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Applying the power of human performance to documentation for successful outcomes

This paper outlines the application of human performance principles to document design and provides guidance for how to implement this in a biopharmaceutical manufacturing environment, with proven results. A more effective system for creating and revising documents—specifically, one that is
aligned with human performance principles—leads to reduced time spent revising documents, improved training and performance, and fewer deviations and CAPAs. By investing the time to understand how work is done and creating documents that align with the needs of the end-user and the realities of how work is performed, we can harness the reliability and promise of a learning organization that is steeped in the principles of human performance.

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A risk-based approach to second person verification in microbial testing

Ensuring the integrity of microbiological test data is fundamental to drug product quality and patient safety. The FDA is particularly focused on the data integrity of microbial tests as these often use manual methods that could be open to error or fraud. At present, the soundness of traditional culture-based microbiological test data is largely determined by factors such as effective sampling, valid testing and the interpretation of results. A...

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Continued process verification (CPV) and the validation of informatics systems

Continued process verification (CPV) provides ongoing verification of the performance of a manufacturing process and as such entails the processing of large amounts of data. This paper draws on the experiences of multiple biopharmaceutical manufacturing companies in validating the informatics components of their CPV programs. It sheds light on common issues and provides recommendations and best practices. Computer systems validation is relevant across the lifecycle of a CPV informatics solution. As such the papers scope includes the initial and ongoing activities and deliverables to determine that the solution meets its intended uses and other requirements, for example, data integrity and performance requirements.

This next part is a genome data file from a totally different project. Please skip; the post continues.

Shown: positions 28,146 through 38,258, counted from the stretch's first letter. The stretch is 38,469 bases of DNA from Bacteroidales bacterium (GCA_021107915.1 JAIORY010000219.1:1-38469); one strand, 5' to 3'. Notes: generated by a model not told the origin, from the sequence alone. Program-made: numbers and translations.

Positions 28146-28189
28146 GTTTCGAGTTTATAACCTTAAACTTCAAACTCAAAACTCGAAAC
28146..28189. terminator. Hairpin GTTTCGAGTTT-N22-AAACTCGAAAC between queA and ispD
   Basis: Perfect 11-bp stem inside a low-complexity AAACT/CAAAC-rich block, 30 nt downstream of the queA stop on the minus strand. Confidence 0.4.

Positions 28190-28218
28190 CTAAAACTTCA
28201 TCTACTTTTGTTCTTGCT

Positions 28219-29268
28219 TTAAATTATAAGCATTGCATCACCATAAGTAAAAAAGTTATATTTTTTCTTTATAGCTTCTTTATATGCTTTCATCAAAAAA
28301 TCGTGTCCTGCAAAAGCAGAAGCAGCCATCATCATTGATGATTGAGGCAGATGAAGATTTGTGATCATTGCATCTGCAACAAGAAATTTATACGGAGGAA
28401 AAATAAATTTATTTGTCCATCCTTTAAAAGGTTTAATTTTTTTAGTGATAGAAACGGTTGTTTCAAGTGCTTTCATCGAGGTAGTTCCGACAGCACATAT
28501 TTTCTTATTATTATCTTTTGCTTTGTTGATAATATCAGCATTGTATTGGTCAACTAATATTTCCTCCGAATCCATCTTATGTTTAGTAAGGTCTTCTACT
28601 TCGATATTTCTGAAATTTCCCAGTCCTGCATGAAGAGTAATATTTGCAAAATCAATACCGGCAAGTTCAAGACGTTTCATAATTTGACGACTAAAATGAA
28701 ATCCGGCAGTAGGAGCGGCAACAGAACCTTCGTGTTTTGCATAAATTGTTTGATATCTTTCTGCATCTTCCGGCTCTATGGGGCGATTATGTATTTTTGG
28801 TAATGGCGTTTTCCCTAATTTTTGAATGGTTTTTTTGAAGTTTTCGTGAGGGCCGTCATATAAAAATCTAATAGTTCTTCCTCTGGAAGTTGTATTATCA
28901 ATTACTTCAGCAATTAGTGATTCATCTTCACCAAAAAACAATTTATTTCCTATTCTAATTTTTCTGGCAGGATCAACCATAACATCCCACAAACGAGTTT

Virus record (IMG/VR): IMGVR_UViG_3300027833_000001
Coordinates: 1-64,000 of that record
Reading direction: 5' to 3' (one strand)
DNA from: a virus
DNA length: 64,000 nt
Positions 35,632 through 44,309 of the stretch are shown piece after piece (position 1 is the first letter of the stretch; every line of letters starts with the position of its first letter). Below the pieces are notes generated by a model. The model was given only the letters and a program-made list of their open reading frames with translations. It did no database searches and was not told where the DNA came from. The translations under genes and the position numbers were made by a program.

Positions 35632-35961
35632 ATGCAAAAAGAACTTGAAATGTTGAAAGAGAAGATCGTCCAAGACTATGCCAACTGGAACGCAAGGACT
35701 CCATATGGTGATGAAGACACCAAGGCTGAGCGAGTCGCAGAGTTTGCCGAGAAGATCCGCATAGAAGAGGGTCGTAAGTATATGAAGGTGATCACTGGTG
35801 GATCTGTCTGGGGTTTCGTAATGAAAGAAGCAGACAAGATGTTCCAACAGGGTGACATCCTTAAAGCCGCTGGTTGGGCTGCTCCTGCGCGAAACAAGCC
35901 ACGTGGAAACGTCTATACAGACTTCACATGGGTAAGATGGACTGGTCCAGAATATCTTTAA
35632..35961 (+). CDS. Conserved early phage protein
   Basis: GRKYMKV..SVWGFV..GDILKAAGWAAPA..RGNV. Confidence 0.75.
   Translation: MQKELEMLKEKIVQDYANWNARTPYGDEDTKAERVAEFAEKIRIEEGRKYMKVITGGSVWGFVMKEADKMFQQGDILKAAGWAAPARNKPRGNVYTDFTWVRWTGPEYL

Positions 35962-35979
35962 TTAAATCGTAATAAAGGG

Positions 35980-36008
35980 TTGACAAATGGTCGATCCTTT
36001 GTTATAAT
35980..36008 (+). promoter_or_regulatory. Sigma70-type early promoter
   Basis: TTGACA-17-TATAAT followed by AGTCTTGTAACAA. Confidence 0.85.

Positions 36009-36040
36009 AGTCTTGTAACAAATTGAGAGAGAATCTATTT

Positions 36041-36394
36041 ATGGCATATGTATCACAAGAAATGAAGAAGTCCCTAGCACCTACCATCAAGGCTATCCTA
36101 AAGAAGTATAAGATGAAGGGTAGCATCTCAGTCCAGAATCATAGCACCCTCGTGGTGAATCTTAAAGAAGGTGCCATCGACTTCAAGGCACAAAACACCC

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Human performance (HuP): Guide to implementing and maintaining a leader observation and coaching program

A well established Human Performance program will significantly reduce failures and deviations in any biomanufacturer’s operation. Critical to this is the creation of a culture where leaders partner with workers to learn about what enables success and what creates challenges. This learning is most effectively done through first-hand observation, active listening and ensuring candid discussions about systems’ issues related to risk. Written by BioPhorum’s Human Performance Workstream, this guide details how to implement and maintain a leader observation and coaching program, what such a program entails, the expected benefits, the expectations for leaders and a suggested implementation plan.

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Human performance (HuP): A new measurement approach to better drive, safety, quality, reliability in biopharmaceuticals

One of the dilemmas companies face when driving down failures and near misses to ‘zero’ is what to measure. Conventional approaches often fail to support ambitious ‘zero’ performance levels and can discourage the right type of debates and discussions. This guide from the Human Performance (HuP) team explains how biopharma operations can understand and measure performance in the most meaningful way and how to capture risks and enable sustainable learning and improvement through the ‘Family II’ mindset. Piloted by four companies the guide explains how to measure success rates and encourage employee reporting, how to implement such reports, and management the communication around the program to help everyone get closer to the target of zero failures.

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Product changeovers (PCO): Justification for minimizing the removal of elastomers to prevent cross contamination in a multi-product facility